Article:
2 middle school students read and prepare to collaborate as a group using Edmodo.
Today one of my middle school literacy classes worked on continuing to read the story “The Ransom of Red Chief.” While they did that they prepared to ask each other questions using Edmodo (a social media tool). I’ve talked about this resource in a previous post, and it is a resource that I love to use, and my students also enjoy it a lot. Click here to see the conversation that has been started about the character “Red Chief.” As the teacher, it is important that I keep the conversation going, so I’ve prompted them with a question to help them continue the conversation the next time they are in class. Today is the first time they have used this tool to collaborate, so I only expected 1 response from them so they can get used to this format.
What I like about Edmodo is that my students can talk to each other in a way that is familiar to them because it’s kind of like Facebook; but this is also a safe place for them because no one has our class code and can randomly insert themselves into the conversation or find my students. This also is a good record of student progress and academic achievement. My students all have learning disabilities, so I know it is tough for them to write, but just seeing that they’ve written semi-complete sentences and connected their comments to each other’s makes me feel like they are accomplishing some good work. I was really proud of them today; they had good focus and they followed directions beautifully to get some real academic work done.
I also used the quiz feature in Edmodo today. Teachers can create their own quizzes with multiple choice, short answer, true/false, or fill-in-the-blank questions. They are easy to grade and the teacher can comment on each question while correcting the quizzes. My 6th and 7th grade students particularly enjoyed the quiz–they ENJOYED it–a quiz! Through Edmodo’s create a quiz feature, I was able to make a quick assessment to determine if they are ready to move on. Even though I’ve been using Edmodo for a few years, this is the first time I’ve made and used a quiz. I really like it, and I will continue to use it because it can make a great exit card and help me form the basis of my next lesson or to see what I need to review. The quiz today was only 4 questions, but it was enough to inform my instruction for tomorrow’s class.
Using 1:1 iPads can be tricky with middle school students. They want to access music and games, and otherwise multi-task while attempting to complete their class work. In addition, the type of students I work with will do everything in their power to avoid classwork; they also can be super anxious about talking out loud or contributing to a discussion. We want to have classrooms be more real-life project-oriented to get students interested in learning, but the students I work with need intensive structure and support; they aren’t good at independent learning. I wanted to provide a fun way for students to interact and participate in a class discussion in a safe way. Last school year I heard about an app called Nearpod, and I’ve found it to be really fun and engaging for my students.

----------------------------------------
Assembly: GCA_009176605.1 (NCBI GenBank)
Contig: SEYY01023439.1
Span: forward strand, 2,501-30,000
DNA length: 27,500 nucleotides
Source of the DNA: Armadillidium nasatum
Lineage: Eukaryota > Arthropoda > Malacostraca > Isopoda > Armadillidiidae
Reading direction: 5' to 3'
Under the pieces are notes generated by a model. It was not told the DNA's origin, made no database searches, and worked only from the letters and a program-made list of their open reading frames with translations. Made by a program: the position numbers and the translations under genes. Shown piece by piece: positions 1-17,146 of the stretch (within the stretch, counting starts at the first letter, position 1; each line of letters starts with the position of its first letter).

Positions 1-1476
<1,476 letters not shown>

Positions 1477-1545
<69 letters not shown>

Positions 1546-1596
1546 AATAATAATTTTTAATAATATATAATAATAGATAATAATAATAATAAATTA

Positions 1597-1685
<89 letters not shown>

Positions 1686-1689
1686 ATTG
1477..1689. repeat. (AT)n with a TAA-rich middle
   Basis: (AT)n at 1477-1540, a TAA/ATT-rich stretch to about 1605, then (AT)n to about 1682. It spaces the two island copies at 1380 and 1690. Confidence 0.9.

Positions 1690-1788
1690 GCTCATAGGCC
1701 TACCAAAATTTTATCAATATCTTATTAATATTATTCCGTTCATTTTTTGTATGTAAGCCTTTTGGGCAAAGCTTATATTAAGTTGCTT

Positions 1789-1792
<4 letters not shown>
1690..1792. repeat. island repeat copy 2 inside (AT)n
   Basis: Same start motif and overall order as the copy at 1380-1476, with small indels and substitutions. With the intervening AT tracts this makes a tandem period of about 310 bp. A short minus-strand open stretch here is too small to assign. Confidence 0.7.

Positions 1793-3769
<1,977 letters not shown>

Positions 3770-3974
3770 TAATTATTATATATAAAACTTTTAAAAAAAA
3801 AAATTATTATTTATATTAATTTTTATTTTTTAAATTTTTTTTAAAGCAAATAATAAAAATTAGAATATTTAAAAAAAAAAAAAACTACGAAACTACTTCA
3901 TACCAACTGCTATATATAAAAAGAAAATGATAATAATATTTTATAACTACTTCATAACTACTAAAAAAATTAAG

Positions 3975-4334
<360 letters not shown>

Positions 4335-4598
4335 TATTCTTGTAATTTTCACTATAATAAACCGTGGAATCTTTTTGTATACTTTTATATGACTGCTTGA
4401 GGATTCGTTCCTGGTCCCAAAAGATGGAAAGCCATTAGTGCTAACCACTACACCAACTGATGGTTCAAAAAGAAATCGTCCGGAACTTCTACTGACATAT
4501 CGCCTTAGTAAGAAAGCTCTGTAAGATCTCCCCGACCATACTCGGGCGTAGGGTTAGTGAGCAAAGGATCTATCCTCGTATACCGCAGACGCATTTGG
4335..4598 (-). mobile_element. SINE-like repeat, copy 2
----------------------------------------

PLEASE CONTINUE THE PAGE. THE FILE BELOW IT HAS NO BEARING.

Nearpod allows someone to create a “presentation,” and then allows others to see it on their own device and to interact. Presentations can be created using Nearpod or they can even be uploaded from Powerpoint or from your Google Drive. I like building presentations in Keynote on my iPad and then uploading them to Nearpod to finish off because Nearpod doesn’t have as many building options as other presentation building tools. Once the presentation is in Nearpod, the creator can add activities which include polls, open-ended questions, multiple choice questions, drawings, or quizzes. The creator inserts opportunities for the users to answer questions and provide input. It becomes an interactive presentation and discussion tool. To set up, the creator logs into Nearpod and then shares a presentation; when that is done, the creator gets a code. The code is what everyone else enters in order to access the presentation. Each person creates a screen name to use when they log into the presentation. The creator can see everyone’s names, and when activities are shared, the creator can see everyone’s responses. The creator is the one who controls the presentation and shares it with the group. My students are especially fond of “draw-it” scenarios because they love using the drawing or picture tools, and they love to see each other’s artwork when I share for the discussion.
So how can you use this tool? This week I created a presentation on friendship since we’ve been discussing it in our social skills class. What I did was create “tricky situations,” scenarios that we needed to discuss. I would share a slide of a situation, then present an activity for student comment or response. Once all responses were in, I would share them, and as I shared them across the ipad screens, we had our discussion. Each student was actively engaged, and they felt safe to participate. They created silly screen names and would laugh when I used those names instead of their real names: “I like what Goldfish shared, he had a great suggestion for this situation.” I like to use scenarios and have students respond to the scenario using Nearpod; they feel safer doing it this way rather than just speaking out in class.